Cuban oil storage terminal rocked by explosions, injuring dozens

Cuban oil storage terminal rocked by explosions, injuring dozens

A large fire spread out of control at a major oil storage facility in the Cuban port of Matanzas, where explosions and flames left at least 121 injured and 17 firefighters missing, authorities said Saturday.

A huge plume of black smoke, visible for miles, rose hundreds of feet into the air from the fire that has engulfed two of eight large fuel tanks at the Matanzas Supertanker Base, a storage terminal located near one of Cuba’s most important power plants about 50 miles east of the capital Havana.

The fire was sparked by lightning in a storm Friday night, authorities said. More than 1,900 residents and workers have been evacuated, and at least eight people were seriously injured. The Communist Party newspaper Granma said authorities had no news about the missing firefighters late Saturday.

Authorities said the fire caused several large explosions. The haze and smell of burning fuel reached the island’s capital, residents said on social media.

“We are working hard and under very difficult conditions,” Cuban President Miguel Díaz-Canel wrote on Twitter. – It may still take some time to extinguish the fire.

The terminal is the only one on the island equipped to handle large oil tankers. It’s also where Cuban-produced crude oil is stored, blended and sent to other power plants that supply the electric grid, said Jorge Piñón, an expert on Cuba and energy at the University of Texas at Austin.

“It is the hub in the wheel of Cuba’s infrastructure,” he said. Cuba could be forced to shut down oil production, estimated at around 40,000 barrels a day, if damage to the terminal is extensive, Piñón added.

The US State Department said it had offered technical assistance, for which Mr Díaz-Canel said he was grateful. Mexico and Venezuela, which have large state-owned oil industries, were among the countries that sent aid Saturday, Cuban officials said.

The communist island is already struggling with an energy crisis, including power outages due to fuel shortages and poor maintenance at aging power plants. Power outages have stretched for as much as 12 hours in some areas of the island’s interior, causing food spoilage amid blistering summer heat and as residents cope with widespread shortages of food, medicine and basic goods. In large cities such as Havana, hour-long programmed blackouts have also recently been implemented.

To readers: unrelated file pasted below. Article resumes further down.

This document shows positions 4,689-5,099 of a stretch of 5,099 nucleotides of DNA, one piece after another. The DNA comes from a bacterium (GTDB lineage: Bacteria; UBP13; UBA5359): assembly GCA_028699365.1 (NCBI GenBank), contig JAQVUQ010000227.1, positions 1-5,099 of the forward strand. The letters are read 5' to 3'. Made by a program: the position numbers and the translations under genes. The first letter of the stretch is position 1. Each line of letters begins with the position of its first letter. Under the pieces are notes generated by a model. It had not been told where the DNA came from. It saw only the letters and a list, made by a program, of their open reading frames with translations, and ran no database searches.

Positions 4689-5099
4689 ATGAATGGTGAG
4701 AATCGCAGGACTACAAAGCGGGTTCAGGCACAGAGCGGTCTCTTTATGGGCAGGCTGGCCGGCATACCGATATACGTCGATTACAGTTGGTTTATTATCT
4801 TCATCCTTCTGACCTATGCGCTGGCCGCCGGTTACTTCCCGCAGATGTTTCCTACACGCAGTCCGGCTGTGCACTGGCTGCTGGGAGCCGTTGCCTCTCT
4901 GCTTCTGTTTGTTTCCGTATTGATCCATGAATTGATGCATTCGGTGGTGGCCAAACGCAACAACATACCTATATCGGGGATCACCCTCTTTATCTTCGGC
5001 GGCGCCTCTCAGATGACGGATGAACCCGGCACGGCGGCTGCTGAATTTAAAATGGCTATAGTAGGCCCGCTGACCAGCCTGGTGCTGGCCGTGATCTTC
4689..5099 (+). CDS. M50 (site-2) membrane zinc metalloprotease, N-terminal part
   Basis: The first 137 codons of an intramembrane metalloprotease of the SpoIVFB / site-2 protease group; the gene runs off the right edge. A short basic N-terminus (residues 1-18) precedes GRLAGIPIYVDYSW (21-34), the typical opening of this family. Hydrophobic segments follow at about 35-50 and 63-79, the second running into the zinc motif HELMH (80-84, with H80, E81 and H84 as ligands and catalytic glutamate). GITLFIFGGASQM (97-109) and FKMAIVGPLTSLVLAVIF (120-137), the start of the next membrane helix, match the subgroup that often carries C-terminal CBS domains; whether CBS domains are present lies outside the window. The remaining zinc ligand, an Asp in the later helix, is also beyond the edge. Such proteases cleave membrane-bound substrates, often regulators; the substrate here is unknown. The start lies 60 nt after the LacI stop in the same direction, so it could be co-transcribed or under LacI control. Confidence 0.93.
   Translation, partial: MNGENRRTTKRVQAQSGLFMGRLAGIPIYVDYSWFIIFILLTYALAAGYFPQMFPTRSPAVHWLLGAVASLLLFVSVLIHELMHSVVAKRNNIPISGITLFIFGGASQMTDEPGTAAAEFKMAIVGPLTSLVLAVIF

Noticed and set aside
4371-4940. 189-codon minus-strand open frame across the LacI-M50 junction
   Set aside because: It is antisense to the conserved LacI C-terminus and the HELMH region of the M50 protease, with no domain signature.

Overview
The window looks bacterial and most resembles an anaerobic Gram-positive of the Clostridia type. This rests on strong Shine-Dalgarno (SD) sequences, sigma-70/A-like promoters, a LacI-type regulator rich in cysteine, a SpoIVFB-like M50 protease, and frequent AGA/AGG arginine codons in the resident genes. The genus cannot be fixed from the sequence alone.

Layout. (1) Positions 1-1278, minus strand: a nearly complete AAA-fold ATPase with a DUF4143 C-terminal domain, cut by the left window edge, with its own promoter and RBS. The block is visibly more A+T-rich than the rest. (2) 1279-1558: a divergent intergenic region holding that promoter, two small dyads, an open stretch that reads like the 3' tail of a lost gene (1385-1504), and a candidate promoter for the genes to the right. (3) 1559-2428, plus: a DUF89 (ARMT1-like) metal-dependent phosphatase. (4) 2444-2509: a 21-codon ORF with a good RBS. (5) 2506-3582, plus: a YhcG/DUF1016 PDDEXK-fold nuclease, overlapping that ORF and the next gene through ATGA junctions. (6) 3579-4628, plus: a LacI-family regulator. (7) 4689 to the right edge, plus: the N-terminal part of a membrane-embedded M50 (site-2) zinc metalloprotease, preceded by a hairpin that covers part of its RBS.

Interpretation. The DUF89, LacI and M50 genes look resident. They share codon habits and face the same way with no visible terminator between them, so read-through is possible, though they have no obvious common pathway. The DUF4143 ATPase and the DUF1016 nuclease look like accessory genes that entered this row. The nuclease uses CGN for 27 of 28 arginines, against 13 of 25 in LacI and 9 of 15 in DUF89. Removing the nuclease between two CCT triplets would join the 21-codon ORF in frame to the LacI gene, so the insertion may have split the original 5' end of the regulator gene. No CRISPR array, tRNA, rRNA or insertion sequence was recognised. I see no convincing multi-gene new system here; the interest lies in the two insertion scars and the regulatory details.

The energy crisis and deep economic contraction are fueling social unrest a year after mass demonstrations rocked the country.

“It’s been one gut after another,” said Miguel Bustamante, a Cuba expert at the University of Miami.

Local authorities said on Saturday that the Antonio Guiteras power plant had enough fuel to last only 48 hours, since pumping from the Matanzas terminal had stopped.

“If that plant goes out, it’s hard to imagine what will happen to the entire island’s power grid,” Bustamante added.

It was the second major disaster to hit Cuba in recent months. In early May, 46 people died and dozens were injured when a gas explosion tore through the Hotel Saratoga in Havana, just days before the famous state-run hotel was due to reopen after renovations.

Dire economic conditions, as well as continued political repression, have pushed tens of thousands of Cubans to migrate to the United States in the past year.

Despite last year’s crackdown, there have been more than 40 spontaneous demonstrations since mid-June demanding the restoration of electricity services and civil rights, according to estimates by Inventario, an online publication that monitors data and social media in Cuba.

Internet connectivity has been cut off during protests to prevent residents from immediately sharing videos and photos on social media with the aim of promoting participation. More than 26 people have been arrested by security forces during recent protests, according to Justicia 11J, a Cuban civil society group that tracks detentions in the country.

Write to José de Córdoba at jose.decordoba@wsj.com and Santiago Pérez at santiago.perez@wsj.com

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